Monday, 5 March 2018

The message of the cross

The message of the cross

Paul begins by telling us about the message of the cross - but to any contemporary of Paul living anywhere in the Roman and Greek world the “message of the cross” would have been as clear as day :”Don’t mess with Rome.”

Used to punish political agitators, pirates, slaves, reserved for  those with no civil rights it was the most shameful and disgraceful way to die. It was deliberately public and ignominious you were named with a wooden notice and there were at times rows and rows  of crosses - most famously following the slave revolt which was led by Spartacus in 73 B.C. After the Roman army subdued that insurrection they crucified more than 6000 slaves and lined the Appian Way the main strategic road into Rome  for 130 miles with their bodies. There was nothing ambivalent or difficult to understand about this punishment which was used by the Persians, Carthaginians Macedonians, and Alexander the great  for enemies of the state. The image of the cross was crystal clear.

Paul, so dramatically converted on the road to Damascus has now come to preach to overturn all this, to say NO, this crucifixion was totally different, none of this applies, this, the  crucifixion of Jesus is not what you think and it has the power to transform everything. In this letter to the church at Corinth Paul anticipates the arguments of the coming millenia and those of our own age. Worldly people will marshall the instruments of logic, science, rhetoric and insult to argue against the resurrection and Jesus’ identity -Oh yes they say I am sure that he was a good man but all the same, surely ….

Ben the chaplain at Maisons Lafitte came years ago to dinner and at the time we lived in an open plan house with the bookcases lined around a mezzanine surrounding the dining room - Looking upwards between courses Ben said “Why have you so many books - you only need the one!” Now I have not yet come to entirely agree with him on that but I do agree that being saved is not a question of knowledge. Paul paraphrasing Isaiah reminds us  “I will destroy the wisdom of the wise, and the discernment of the discerning I will thwart.” Where is the one who is wise, where is the scribe, where is the debater of this age? Winning the arguments using the all the philosophic brilliance of a Plato or a Socrates so beloved by the Greeks will not save you.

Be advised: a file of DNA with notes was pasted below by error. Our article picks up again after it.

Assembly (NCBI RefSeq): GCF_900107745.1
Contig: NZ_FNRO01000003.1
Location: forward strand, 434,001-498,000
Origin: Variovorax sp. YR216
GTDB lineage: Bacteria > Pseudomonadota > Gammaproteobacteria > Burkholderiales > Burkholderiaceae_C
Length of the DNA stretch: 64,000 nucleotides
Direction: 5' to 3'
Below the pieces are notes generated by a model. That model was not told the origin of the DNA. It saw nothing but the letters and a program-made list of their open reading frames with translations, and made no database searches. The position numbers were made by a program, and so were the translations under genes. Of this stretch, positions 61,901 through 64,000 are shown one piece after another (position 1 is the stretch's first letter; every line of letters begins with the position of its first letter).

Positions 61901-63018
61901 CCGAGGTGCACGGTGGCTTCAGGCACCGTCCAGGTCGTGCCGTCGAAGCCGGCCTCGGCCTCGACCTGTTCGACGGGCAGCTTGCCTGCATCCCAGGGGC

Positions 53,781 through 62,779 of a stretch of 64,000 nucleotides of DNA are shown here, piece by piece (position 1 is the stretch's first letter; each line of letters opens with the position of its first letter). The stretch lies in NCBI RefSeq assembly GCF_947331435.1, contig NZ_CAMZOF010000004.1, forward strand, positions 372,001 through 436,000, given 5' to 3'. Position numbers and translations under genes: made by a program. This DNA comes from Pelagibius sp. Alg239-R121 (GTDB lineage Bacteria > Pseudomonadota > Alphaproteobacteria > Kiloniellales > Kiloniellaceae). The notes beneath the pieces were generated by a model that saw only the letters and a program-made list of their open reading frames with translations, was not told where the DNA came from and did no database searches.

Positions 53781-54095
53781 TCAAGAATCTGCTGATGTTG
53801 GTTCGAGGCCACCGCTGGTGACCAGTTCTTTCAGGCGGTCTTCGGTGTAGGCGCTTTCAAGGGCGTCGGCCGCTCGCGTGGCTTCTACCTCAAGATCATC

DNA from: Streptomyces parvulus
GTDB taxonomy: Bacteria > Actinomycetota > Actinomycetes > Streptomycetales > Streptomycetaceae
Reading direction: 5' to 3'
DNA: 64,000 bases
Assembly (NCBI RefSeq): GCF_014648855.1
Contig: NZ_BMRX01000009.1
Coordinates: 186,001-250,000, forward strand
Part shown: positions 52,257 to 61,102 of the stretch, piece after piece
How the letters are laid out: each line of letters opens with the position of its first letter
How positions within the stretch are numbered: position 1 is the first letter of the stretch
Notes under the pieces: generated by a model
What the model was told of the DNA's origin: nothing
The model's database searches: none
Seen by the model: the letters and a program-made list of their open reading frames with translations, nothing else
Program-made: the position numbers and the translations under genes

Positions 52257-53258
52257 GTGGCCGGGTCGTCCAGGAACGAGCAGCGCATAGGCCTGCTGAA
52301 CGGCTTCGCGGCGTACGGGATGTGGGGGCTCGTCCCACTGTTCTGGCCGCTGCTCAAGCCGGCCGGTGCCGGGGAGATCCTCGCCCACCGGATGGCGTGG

As for his own people, the Jews he criticises them for always demanding signs - as recently as the mid 1500’s at the festival of Hanukkah  a small dark man, his bony frame taut from habitual fasting fetched up in Venice proclaiming himself to be David, son of king Solomon and an ambassador from the lost tribes of Israel - he got a long way, with his imposture including having an audience with the Pope  - but looking for signs will not save you.

Yes a man upon a cross, hanging and helpless, looks foolish and weak not wise and strong but God upon a cross is another thing entirely. In the hospice on Friday a young lady just eighteen held my hand and asked me “Will I go to heaven?”

And in her question is the answer - for as Paul says “God decided to save those who believe.”  That is what we have to do, to believe  that God’s son  hung on a cross to save us - to save us all, the eloquent, the tongue tied, the professor, the expelled from school, the rich, the poor, the slave, the freeman, all these and more - and we need nothing do but truly and with all our hearts believe.